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An Ideal Husband

An Ideal Husband


by Oscar Wilde


Character Role Analysis

Mrs. Cheveley to Lady Chiltern

Everything about these women stands in opposition. Mrs. Cheveley is flamboyant and theatrical; Lady Chiltern is somber and reserved. Mrs. Cheveley is sexually promiscuous; Lady Chiltern is devoted to one man. Mrs. Cheveley is amoral; Lady Chiltern is all morals. Both are extreme models of women – vice and virtue – that the men in the play find equally threatening. And Lord Goring schools them both, vanquishing both women's former modes of living.

Lady Chiltern to Mabel Chiltern

Lady Chiltern's gravity points up Mabel's childlike nature, and vice versa. Mabel is happy living in the now, simply enjoying herself. Goals? Plans? No thanks – as we see in this encounter about Tommy Trafford's insistent proposals:

LADY CHILTERN. […] Robert thinks very highly of Mr. Trafford. He believes he has a brilliant future before him.
MABEL CHILTERN. Oh! I wouldn't marry a man with a future before him for anything under the sun
. (2.190-191)

Mabel Chiltern to Mrs. Cheveley

We have to compare these two because (though they don't know it) they are vying for Lord Goring's affections. Neither of them goes in for convention like Lady Chiltern, but they have contrasting natures and approaches to life. Mrs. Cheveley is the artificial hothouse flower in heliotrope; Mabel is the fresh, natural apple blossom. Mrs. Cheveley maneuvers shrewdly to get what she wants; Mabel approaches her one goal (marriage to Lord Goring) with playfulness.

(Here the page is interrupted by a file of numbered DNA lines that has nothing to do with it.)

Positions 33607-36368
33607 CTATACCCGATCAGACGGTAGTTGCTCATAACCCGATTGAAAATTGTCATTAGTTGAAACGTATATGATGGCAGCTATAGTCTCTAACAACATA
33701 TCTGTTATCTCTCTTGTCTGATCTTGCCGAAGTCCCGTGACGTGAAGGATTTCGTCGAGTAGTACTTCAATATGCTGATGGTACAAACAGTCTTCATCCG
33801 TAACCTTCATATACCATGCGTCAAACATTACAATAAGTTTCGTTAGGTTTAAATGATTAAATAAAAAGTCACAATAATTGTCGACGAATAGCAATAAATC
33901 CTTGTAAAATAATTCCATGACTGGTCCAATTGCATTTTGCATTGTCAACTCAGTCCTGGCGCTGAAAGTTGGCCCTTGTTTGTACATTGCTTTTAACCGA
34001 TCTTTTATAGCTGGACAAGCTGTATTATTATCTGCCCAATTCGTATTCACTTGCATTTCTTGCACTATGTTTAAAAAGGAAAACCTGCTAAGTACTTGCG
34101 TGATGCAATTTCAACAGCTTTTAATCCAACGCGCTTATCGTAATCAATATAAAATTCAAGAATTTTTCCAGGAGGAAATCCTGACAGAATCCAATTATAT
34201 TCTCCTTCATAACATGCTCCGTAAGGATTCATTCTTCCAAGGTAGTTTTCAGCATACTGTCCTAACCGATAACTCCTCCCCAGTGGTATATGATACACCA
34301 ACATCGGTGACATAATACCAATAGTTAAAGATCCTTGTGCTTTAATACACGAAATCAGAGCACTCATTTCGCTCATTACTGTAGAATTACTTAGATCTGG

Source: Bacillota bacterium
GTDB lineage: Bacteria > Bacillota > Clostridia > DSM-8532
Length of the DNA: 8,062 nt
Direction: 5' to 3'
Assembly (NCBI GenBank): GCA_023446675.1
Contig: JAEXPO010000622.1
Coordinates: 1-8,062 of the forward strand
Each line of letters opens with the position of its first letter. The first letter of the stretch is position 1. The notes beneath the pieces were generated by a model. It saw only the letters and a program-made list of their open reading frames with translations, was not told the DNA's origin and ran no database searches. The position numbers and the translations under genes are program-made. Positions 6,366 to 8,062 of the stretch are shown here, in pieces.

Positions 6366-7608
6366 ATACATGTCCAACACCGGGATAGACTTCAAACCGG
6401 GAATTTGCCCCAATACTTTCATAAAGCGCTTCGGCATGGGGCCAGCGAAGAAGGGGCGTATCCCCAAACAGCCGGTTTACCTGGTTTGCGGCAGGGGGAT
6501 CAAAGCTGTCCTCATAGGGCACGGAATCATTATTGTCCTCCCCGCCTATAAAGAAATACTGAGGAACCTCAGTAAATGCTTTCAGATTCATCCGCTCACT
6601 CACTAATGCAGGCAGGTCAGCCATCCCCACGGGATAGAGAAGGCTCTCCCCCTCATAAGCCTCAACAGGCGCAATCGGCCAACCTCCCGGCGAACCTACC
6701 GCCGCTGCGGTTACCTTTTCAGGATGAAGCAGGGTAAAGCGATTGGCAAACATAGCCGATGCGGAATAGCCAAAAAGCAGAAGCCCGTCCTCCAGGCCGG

Mrs. Cheveley to Lord Goring

Both dandies of a sort – contrived and deliberately nonconformist – Mrs. Cheveley and Lord Goring handle human beings in very different ways. Mrs. Cheveley uses people, and is unapologetic and public in her dealings. We doubt she has any true friends. Lord Goring works hard for the needs of his friends, at one point even endangering his own happiness in engagement to Mabel. Yet he keeps quiet about his good deeds.

Sir Robert to Lord Goring

Lord Caversham constantly makes ironic comparisons of these two, leading us to contrast their personalities and actions. Sir Robert is publicly lauded but privately spotted. Lord Goring is publicly irreverent (and irrelevant), but is driven by a need to protect and help others.